Nine hospital departments have shuttered since CVM relegated to probationary accreditation for “major deficiencies,” new Dean appointment.

Concerns are growing both inside and outside the College of Veterinary Medicine that the upcoming accreditation review by the American Veterinary Medical Association Council on Education may go poorly as a result of the shuttering of no less than nine medical services due to an exodus of more than 50 faculty and staff in just two years.  Two-thirds of respondents to an anonymous, opt-in survey conducted from April through August of this year believe that the Teaching Hospital does not practice medicine according to industry best practices, as the following core medical services have fully or partially shuttered as a culture crisis has worsened in the 6 years since CVM was relegated to probationary accreditation by the AVMA and Dr. Carlos Risco was appointed Dean of the College:

  • Anesthesia (no anesthesiologist)
  • Cardiology (fully shuttered)
  • Dentistry (fully shuttered)
  • Dermatology (fully shuttered)
  • Emergency and Critical Care (reduced to simple daytime urgent care only)
  • Internal Medicine (fully shuttered)
  • Radiology (no radiologist)
  • Sports Medicine and Rehabilitation (fully shuttered)
  • Surgery (Department Head recently resigned)

CVM was recently ranked by deans, administrators and faculty of other vet colleges as the 6th lowest scoring college out of 33 in North America, the worst-rated major program in America. With more than 50 faculty and staff departing in just the past two years, and an inability to recruit new talent due largely to a toxic work environment, which Dean Risco privately has acknowledged, there is substantial internal worry among remaining staff that more key team members will depart in the coming months, further risking declining patient care and the capability of remaining functional services medical departments.

As recently as last month, the newly appointed Head of Emergency and Critical Care resigned the post just weeks after assuming the position, although she stayed on as a practicing veterinarian. The Head of Surgery has resigned and will leave her post this year.

Concerns are growing that CVM may be placed on probationary accreditation status again - or worse. "You already know that OSU's status will require some twisting and straining at the next accreditation go-round," commented one person with knowledge of the accreditation process. "There will be a whole lot of forward-looking consideration because if it was measured on its current state, it's probably in worse shape now than it was."

6 years ago CVM was put on probationary accreditation due to "major deficiencies" in its program in large part over concern that its Teaching Hospital could not offer students a caseload sufficient for teaching according to accreditation standards. Since then, as staff departures and medical services closures have accelerated, students report a resulting decline in their educational opportunities.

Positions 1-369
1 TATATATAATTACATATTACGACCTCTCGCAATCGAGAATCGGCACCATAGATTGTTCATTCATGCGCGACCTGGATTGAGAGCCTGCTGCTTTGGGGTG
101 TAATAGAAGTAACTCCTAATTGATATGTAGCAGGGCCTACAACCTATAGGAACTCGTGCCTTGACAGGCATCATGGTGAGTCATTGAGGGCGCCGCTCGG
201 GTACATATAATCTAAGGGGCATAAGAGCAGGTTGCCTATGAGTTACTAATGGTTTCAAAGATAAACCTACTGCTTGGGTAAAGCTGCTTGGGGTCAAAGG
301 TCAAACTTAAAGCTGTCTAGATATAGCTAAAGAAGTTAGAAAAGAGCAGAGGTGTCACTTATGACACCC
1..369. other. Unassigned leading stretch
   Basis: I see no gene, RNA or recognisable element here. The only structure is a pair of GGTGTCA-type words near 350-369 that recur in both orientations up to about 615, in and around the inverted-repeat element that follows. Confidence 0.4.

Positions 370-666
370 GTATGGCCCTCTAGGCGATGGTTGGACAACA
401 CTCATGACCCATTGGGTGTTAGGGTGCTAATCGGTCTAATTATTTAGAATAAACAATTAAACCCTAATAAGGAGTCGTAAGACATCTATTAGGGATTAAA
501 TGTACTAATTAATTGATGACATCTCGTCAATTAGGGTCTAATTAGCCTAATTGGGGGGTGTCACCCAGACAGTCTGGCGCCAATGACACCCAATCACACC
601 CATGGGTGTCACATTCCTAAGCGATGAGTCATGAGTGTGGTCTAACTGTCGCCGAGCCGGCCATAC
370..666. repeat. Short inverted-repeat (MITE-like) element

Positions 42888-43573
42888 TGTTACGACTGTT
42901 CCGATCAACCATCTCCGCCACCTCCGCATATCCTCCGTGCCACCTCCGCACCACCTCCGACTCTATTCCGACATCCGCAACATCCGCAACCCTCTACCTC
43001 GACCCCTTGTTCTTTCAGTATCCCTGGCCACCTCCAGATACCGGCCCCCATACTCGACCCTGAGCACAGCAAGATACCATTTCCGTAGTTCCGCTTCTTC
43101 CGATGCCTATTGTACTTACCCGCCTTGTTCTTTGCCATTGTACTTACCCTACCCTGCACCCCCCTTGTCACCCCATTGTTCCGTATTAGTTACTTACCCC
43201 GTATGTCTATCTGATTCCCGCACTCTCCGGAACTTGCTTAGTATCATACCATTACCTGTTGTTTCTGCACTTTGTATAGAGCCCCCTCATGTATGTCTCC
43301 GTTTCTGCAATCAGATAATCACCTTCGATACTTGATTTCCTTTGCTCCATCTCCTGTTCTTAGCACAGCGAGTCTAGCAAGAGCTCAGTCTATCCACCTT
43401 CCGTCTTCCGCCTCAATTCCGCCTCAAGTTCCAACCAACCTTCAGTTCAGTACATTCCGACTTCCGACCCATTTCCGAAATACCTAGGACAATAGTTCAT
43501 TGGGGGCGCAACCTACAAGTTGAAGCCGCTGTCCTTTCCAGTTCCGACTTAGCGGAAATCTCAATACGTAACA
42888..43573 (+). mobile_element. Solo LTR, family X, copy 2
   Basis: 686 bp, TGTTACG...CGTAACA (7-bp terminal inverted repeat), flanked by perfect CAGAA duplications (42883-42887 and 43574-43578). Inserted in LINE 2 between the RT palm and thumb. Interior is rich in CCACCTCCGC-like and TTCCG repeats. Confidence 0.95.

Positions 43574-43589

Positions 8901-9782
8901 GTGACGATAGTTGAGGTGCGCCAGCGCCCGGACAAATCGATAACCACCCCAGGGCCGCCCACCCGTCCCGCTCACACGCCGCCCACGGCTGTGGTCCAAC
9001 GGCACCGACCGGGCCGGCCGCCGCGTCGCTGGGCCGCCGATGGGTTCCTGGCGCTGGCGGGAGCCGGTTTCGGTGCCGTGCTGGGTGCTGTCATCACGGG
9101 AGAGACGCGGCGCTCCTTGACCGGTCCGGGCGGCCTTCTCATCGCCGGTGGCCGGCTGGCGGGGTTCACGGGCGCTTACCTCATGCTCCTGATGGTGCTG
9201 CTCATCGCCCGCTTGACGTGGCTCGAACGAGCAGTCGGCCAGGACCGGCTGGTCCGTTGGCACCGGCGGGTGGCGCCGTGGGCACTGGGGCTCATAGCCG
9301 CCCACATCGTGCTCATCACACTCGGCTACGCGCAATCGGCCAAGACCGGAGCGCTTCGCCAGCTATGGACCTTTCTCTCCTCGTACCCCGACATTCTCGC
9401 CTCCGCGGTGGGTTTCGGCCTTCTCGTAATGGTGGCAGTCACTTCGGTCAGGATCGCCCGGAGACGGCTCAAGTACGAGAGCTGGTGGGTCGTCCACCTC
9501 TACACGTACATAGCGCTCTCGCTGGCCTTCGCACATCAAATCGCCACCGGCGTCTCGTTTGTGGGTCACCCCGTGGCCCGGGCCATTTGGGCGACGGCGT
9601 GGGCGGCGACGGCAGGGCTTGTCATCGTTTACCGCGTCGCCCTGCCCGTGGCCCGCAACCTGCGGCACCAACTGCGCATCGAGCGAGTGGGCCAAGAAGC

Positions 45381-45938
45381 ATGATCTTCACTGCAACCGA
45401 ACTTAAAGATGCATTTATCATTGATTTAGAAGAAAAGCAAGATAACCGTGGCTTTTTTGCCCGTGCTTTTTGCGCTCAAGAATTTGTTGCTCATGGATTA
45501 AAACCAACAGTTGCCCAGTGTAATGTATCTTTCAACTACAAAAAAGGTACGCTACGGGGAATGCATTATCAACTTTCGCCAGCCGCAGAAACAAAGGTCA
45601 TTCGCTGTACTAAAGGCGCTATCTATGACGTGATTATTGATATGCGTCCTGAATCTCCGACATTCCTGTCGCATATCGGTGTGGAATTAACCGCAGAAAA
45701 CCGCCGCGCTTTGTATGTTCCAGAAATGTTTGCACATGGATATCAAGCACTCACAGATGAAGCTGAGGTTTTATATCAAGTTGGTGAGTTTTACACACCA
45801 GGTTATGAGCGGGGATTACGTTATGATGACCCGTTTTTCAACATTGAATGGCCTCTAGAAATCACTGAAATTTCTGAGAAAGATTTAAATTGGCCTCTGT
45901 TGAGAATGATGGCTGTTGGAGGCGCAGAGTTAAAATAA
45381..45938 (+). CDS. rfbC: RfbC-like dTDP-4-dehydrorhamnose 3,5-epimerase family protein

Multiple people affiliated with CVM said the problems will only get worse until University leadership takes responsibility for the current state of affairs, "They need to stop saying things like VetMed finished 'just outside the top 25' in a ranking that only has 33 programs," expressed one person who is frustrated with the University's lack of accountability. "Stop saying things like 'pound for pound CVM is doing great.' Stop sending emails acting like everyone leaving us and departments closing down is some great opportunity to beef up the community practice.  Stop saying we are 'accelerating' to great things. Stop acting like everything is going right according to plan and everything is great here. It's not, it's a disaster here. Be honest about it, just be real about things."

CVM Independent has received tips that additional personnel are looking to leave CVM this year, but cannot independently verify the claims. However, prior claims from these sources have proven true.

"Every time we say it can't get worse, it does," said one remaining member of the staff.


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"This hospital needs a change. The student workers are overworked, underpaid, and treated as if they are below working at the hospital. While many of the doctors provide wonderful teaching, support, and experience for workers and students, the environment is toxic. Almost all experienced workers have been forced to quit, resign, or be fired due to false accusations or questionable circumstances. The hospital cannot keep new hires in their staff and it all boils down to leadership."